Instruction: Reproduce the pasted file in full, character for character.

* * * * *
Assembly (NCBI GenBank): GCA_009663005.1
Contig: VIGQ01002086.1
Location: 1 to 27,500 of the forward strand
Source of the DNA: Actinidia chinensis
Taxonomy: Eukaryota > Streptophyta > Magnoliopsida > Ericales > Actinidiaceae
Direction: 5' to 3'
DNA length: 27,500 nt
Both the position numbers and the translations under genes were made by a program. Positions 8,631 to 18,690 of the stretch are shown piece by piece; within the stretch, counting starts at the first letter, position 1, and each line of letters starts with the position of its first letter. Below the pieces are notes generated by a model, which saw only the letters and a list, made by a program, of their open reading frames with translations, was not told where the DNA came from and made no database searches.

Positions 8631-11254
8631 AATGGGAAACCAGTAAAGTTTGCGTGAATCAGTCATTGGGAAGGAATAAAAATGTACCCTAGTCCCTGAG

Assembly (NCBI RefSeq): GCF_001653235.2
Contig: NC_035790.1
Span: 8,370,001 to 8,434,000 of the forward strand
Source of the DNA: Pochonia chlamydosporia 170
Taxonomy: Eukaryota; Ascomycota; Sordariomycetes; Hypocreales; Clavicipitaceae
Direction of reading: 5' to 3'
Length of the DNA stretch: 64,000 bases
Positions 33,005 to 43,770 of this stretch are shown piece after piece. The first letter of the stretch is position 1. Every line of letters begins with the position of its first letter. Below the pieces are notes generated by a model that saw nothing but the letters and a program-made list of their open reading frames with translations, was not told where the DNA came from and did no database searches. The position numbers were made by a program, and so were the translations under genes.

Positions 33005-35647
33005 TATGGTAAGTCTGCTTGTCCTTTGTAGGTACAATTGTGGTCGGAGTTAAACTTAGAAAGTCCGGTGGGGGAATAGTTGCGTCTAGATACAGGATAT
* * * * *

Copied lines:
Assembly (NCBI GenBank): GCA_009663005.1
Contig: VIGQ01002086.1
Location: 1 to 27,500 of the forward strand
Source of the DNA: Actinidia chinensis
Taxonomy: Eukaryota > Streptophyta > Magnoliopsida > Ericales > Actinidiaceae
Direction: 5' to 3'
DNA length: 27,500 nt
Both the position numbers and the translations under genes were made by a program. Positions 8,631 to 18,690 of the stretch are shown piece by piece; within the stretch, counting starts at the first letter, position 1, and each line of letters starts with the position of its first letter. Below the pieces are notes generated by a model, which saw only the letters and a list, made by a program, of their open reading frames with translations, was not told where the DNA came from and made no database searches.

Positions 8631-11254
8631 AATGGGAAACCAGTAAAGTTTGCGTGAATCAGTCATTGGGAAGGAATAAAAATGTACCCTAGTCCCTGAG

Assembly (NCBI RefSeq): GCF_001653235.2
Contig: NC_035790.1
Span: 8,370,001 to 8,434,000 of the forward strand
Source of the DNA: Pochonia chlamydosporia 170
Taxonomy: Eukaryota; Ascomycota; Sordariomycetes; Hypocreales; Clavicipitaceae
Direction of reading: 5' to 3'
Length of the DNA stretch: 64,000 bases
Positions 33,005 to 43,770 of this stretch are shown piece after piece. The first letter of the stretch is position 1. Every line of letters begins with the position of its first letter. Below the pieces are notes generated by a model that saw nothing but the letters and a program-made list of their open reading frames with translations, was not told where the DNA came from and did no database searches. The position numbers were made by a program, and so were the translations under genes.

Positions 33005-35647
33005 TATGGTAAGTCTGCTTGTCCTTTGTAGGTACAATTGTGGTCGGAGTTAAACTTAGAAAGTCCGGTGGGGGAATAGTTGCGTCTAGATACAGGATAT